I think there were mostly high points. Obama reacted perfectly to whatever he had to react to, for instance, when he gave the speech on race in Philadelphia. It was a critical moment after what happened with Jeremiah Wright. It was a huge risk, too, because until then they’d avoided the topic of race. I think you can talk about good decisions from beginning to end.

Armando Guzmán

Washington bureau chief for TV Azteca, Mexico

Did the best man win?
I don’t want to rain on anybody’s parade, but I think McCain has a lot more experience of dealing with issues regarding Mexico and immigration, but 67 per cent of the Latin vote went to Obama.

How hard is it to sum up a year’s worth of political campaigning in one story the next day?
We concentrated on how McCain didn’t capture more of the Latino vote.

What were the high and low points of the campaign?
High: economy. Low: the racial undertone. And Sarah Palin.

What issues will your readers/viewers want to see addressed speedily by Obama? The economy. The war on drugs. Immigration.

Aya Igarashi

Washington correspondent for ‘The Yomiuri Shimbun’, Japan

Did the best man win?
We don’t know yet. I think Obama is a very skilled politician. He’s not just a rock star; he has substance.

What was your headline and the gist of your editorial the day after the election?
The morning edition’s main headline was “Change has come”. We had so many stories and covered it very intensely, so we introduced what he said in his victory speech and also talked a little bit about challenges he would face, including the economy as well as foreign affairs, especially North Korea and the Asian issues that we’re very much interested in.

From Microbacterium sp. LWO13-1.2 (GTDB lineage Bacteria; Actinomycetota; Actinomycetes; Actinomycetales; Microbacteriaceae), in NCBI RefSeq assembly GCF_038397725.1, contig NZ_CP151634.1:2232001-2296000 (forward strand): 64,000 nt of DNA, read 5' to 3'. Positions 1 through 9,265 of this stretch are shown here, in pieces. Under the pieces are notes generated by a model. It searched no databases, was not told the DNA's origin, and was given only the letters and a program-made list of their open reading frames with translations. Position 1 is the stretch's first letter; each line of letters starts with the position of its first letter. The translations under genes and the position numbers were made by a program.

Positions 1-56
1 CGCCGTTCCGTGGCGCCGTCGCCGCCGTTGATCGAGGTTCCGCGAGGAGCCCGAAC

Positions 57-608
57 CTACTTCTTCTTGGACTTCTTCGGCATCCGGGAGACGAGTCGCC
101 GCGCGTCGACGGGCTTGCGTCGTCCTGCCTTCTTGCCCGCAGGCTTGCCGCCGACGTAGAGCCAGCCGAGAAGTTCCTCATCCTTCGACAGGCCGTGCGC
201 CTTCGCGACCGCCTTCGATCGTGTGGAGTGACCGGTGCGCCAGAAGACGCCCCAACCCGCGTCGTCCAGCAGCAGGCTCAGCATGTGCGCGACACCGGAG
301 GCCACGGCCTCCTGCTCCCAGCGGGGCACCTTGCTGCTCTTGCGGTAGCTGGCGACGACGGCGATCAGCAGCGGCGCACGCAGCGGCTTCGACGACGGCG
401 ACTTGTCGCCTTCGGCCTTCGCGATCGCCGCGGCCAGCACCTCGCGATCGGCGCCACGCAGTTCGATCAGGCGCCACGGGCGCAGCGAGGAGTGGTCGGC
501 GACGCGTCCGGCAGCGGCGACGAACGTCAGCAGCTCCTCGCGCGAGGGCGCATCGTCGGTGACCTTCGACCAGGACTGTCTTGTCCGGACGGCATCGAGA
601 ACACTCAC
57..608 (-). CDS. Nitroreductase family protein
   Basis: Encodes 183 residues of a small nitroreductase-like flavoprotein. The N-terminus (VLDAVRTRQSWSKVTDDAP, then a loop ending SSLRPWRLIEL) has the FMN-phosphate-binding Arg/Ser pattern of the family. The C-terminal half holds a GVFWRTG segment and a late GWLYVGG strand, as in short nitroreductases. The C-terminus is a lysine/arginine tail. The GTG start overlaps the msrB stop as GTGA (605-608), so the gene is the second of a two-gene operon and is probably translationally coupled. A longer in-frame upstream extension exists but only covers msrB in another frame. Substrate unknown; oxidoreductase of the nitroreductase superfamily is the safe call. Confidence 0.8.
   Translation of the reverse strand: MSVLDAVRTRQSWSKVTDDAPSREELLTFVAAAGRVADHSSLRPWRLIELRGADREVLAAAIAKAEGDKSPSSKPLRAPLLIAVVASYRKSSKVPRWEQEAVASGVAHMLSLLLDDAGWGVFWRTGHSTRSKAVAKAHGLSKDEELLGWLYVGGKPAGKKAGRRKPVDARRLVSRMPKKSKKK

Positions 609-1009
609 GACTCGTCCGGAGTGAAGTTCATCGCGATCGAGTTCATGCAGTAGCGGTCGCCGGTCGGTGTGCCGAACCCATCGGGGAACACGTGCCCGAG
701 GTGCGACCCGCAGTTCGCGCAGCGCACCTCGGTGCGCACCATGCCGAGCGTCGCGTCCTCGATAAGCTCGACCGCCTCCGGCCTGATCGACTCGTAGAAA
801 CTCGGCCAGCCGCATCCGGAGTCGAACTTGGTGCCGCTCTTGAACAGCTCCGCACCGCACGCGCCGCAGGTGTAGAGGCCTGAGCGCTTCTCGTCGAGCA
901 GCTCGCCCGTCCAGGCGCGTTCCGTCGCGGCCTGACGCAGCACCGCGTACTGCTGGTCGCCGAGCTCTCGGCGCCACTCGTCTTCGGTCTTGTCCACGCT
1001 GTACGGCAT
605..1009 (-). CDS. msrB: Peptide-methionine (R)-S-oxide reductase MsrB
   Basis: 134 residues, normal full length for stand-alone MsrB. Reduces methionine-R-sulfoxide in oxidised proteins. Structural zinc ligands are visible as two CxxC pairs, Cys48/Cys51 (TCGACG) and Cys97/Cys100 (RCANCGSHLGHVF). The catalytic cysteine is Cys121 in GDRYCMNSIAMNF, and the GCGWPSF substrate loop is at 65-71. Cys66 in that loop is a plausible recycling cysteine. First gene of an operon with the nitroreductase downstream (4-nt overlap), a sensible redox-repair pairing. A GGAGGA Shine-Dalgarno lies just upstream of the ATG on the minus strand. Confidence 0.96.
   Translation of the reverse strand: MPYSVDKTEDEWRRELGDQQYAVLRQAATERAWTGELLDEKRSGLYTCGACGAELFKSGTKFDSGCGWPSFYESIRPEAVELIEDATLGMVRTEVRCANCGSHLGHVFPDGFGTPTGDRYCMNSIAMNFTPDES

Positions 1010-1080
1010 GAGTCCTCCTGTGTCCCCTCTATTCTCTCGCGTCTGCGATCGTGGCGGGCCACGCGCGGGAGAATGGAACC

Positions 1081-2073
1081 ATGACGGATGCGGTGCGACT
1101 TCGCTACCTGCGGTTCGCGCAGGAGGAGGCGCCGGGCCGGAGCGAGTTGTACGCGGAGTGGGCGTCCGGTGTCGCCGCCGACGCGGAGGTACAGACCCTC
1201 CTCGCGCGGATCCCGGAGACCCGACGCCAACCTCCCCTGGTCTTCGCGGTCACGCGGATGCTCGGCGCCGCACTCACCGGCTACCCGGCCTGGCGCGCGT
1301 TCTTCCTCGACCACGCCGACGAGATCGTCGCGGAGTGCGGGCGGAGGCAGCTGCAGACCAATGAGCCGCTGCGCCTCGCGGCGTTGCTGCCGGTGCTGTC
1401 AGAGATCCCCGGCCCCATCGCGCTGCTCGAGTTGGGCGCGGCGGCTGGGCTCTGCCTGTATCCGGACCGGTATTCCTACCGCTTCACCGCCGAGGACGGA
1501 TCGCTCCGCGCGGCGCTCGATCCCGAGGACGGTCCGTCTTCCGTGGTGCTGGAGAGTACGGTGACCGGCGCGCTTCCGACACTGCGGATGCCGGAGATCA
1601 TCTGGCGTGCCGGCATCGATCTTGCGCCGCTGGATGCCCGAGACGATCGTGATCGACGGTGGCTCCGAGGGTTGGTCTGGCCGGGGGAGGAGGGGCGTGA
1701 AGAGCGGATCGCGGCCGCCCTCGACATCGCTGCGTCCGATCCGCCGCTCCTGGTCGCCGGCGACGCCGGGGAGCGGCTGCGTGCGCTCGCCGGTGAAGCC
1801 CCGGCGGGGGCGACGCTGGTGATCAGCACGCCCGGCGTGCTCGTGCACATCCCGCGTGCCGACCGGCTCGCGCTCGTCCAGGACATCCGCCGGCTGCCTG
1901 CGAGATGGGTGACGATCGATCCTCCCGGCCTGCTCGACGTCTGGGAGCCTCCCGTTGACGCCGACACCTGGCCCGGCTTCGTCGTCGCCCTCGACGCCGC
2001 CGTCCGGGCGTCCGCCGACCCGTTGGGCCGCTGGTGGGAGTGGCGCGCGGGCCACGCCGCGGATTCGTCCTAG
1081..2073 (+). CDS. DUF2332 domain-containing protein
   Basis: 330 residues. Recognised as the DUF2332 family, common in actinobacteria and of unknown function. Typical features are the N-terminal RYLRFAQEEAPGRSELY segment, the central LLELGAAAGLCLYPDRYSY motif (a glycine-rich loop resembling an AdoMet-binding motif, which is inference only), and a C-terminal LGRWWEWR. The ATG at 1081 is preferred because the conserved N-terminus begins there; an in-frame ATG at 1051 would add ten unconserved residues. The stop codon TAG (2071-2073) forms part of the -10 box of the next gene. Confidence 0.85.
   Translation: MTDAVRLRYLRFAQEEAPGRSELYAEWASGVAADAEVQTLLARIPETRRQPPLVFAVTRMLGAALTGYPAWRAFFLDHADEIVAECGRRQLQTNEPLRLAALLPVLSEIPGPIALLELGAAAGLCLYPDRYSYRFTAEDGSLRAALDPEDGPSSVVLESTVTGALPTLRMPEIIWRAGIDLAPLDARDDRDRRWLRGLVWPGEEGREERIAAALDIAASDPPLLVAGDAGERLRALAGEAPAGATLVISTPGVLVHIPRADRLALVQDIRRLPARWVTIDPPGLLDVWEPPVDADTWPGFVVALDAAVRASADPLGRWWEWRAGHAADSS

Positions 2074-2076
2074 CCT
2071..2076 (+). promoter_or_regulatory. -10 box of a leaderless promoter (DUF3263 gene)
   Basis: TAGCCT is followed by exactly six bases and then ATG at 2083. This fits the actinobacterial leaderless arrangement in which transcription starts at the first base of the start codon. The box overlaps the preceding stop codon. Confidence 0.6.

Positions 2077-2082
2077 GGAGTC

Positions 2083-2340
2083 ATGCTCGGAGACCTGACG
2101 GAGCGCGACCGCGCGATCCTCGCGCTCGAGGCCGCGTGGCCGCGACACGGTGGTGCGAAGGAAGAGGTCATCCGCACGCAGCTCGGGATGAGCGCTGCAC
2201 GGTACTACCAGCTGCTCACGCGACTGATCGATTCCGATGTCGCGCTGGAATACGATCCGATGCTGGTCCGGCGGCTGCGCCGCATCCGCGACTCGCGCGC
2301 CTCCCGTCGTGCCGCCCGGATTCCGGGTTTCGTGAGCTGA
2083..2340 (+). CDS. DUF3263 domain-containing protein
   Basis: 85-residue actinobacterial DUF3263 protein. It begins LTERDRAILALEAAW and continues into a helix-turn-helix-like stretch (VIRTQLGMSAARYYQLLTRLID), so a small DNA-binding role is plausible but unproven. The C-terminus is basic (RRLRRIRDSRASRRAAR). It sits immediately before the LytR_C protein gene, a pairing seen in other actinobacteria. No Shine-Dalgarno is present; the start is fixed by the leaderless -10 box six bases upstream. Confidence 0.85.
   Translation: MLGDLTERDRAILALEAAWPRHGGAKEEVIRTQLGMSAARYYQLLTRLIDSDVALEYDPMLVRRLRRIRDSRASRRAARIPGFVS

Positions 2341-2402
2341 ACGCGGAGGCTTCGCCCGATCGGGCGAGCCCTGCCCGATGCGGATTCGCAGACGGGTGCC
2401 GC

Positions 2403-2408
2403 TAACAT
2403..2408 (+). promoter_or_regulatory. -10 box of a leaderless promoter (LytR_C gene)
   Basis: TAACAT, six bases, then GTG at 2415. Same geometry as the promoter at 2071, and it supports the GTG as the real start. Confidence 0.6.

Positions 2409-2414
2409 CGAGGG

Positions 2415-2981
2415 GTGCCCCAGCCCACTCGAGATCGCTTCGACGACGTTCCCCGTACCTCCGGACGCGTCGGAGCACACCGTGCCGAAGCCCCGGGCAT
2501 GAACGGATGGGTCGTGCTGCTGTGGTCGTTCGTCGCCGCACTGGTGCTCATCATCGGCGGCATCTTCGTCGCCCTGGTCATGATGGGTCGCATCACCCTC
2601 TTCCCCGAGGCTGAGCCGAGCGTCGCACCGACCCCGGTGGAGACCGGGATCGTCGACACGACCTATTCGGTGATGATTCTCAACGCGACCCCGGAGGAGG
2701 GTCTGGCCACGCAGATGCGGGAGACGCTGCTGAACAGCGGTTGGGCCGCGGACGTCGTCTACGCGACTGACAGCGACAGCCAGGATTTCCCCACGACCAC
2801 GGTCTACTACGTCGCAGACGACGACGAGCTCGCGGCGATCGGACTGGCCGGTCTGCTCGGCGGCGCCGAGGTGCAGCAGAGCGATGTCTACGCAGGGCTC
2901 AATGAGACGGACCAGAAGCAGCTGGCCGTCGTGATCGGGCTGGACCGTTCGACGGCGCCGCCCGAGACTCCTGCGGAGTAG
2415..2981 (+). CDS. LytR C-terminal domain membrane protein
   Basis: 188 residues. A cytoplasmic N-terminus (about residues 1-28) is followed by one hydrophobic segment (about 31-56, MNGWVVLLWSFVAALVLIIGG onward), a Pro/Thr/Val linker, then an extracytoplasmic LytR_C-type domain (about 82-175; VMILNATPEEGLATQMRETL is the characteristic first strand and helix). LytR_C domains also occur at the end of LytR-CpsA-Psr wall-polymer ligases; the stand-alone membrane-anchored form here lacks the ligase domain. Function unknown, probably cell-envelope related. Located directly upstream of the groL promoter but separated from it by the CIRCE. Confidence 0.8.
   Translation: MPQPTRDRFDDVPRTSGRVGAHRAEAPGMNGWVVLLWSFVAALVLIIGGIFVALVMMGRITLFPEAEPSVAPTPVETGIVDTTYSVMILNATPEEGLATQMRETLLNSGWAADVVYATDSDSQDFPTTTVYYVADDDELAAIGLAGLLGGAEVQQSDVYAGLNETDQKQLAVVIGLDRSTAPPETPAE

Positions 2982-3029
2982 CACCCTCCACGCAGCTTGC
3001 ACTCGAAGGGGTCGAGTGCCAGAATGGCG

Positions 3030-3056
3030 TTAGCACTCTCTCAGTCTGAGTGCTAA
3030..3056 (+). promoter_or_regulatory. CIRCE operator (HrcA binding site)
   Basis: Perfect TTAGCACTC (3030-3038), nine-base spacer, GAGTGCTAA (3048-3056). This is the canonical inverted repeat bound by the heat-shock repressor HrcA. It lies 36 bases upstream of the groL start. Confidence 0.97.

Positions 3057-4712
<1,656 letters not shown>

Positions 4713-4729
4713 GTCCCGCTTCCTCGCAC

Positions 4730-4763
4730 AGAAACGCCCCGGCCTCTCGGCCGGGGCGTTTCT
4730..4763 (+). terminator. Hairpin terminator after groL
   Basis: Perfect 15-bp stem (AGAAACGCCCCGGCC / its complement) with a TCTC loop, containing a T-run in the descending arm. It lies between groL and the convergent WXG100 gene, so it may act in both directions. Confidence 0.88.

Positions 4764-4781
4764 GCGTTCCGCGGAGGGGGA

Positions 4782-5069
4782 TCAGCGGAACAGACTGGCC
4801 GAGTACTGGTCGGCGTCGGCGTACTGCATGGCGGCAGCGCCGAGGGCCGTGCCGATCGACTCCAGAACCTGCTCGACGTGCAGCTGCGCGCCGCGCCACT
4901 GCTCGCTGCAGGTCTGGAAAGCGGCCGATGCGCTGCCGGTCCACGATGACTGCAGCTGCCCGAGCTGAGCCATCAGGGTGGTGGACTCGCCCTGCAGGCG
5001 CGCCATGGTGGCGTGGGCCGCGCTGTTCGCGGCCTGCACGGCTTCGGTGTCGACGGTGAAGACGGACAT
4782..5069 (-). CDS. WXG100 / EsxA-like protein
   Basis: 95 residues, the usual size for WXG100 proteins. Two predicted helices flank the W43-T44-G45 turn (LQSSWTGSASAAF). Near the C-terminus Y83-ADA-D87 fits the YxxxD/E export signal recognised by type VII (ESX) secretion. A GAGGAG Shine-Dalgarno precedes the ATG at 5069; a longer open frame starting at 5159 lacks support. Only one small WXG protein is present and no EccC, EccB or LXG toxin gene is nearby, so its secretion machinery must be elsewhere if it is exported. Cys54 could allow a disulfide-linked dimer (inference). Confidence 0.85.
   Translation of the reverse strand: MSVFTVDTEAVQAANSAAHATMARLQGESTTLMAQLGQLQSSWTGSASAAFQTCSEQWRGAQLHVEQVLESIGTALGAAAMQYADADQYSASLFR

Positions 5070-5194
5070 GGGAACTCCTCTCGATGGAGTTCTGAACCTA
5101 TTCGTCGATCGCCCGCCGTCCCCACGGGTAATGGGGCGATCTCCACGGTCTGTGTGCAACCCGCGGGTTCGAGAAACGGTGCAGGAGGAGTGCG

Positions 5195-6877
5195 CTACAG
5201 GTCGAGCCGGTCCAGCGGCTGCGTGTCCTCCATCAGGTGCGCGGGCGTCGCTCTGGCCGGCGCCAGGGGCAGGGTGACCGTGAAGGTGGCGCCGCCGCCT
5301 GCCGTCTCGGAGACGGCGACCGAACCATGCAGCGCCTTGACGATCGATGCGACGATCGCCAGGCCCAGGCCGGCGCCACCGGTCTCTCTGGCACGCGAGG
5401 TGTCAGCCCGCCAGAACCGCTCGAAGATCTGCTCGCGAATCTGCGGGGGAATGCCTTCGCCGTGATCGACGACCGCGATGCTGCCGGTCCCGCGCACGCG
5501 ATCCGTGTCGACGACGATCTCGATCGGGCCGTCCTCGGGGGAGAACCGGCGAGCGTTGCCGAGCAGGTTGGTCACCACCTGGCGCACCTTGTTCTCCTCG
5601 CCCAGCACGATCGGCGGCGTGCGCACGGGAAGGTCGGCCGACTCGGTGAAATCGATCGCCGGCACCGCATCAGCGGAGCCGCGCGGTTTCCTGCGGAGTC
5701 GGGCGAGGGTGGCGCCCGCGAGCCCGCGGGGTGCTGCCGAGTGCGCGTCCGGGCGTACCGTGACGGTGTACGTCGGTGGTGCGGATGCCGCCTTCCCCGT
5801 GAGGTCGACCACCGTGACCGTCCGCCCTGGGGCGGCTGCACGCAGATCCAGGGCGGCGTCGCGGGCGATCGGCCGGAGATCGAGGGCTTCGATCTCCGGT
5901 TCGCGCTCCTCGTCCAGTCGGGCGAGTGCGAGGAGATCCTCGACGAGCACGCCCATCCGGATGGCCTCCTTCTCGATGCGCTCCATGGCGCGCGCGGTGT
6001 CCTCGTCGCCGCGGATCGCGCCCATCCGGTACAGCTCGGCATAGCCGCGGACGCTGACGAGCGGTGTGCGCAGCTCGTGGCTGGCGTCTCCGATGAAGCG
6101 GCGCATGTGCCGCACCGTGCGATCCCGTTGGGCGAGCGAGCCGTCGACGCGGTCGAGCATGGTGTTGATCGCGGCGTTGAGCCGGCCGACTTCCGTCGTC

What were the high and low points of the campaign?
I was very much impressed by how he prepared for the Iowa caucus. That’s the moment when I seriously started to think that maybe the next president would be Obama. The low point was when he mentioned religious people clinging to small-town values. Right after that I visited small towns in Pennsylvania and so many white people were really furious with him. At that point I thought that the race issue and the elitism criticism would really drag him down.

Li Xuejiang

Washington bureau chief at ‘People’s Daily’, China

Did the best man win?
Yes. Obama is the right guy.

What was your headline and the gist of your editorial the morning after the election?
We said, “Obama turns a page in US history.” I wrote about this historical event but also that Obama has serious challenges: the bail-out plan, the budget deficit and North Korea, Iran and the Palestine/Israel peace agreement. And Russia. It’s not going to be easy!

What issues will your readers want to see addressed speedily by Obama? People recognise that the financial crisis is the immediate challenge. But young Chinese people supported Obama; 70 per cent have a good opinion of the new president.

Abderrahim Foukara

New York and Washington bureau chief for Al Jazeera, Qatar

Did the best man win?
Yes.

What was the gist of your broadcast the morning after the election?
The line we took was: “Obama sweeps to victory”. Obama came from nowhere to beat someone white, rich and powerful who has been in the political game for a long time. What happened is probably going to be the answer to American public diplomacy problems for a long time to come. In one sweep, Obama projected a completely different image of America. It’s an extraordinary statement on how America reinvents itself and corrects its past at a historic moment.

How hard is it to sum up a year’s worth of political campaigning in one story the next day?
When Obama stood on the podium to accept his victory, all of a sudden the focus was no longer on the past; the focus was the future.

How long do you give the new president’s media honeymoon?
About a year. Which is probably longer than you would give any new president.

What were the high and low points of the campaign?
High: when it was announced how much money Obama had raised. The way he raised the funds was totally unprecedented. Low: the moment when the discourse tried to link him to terrorism.

×The Weekend Edition

0:00:000:01:00

Drag me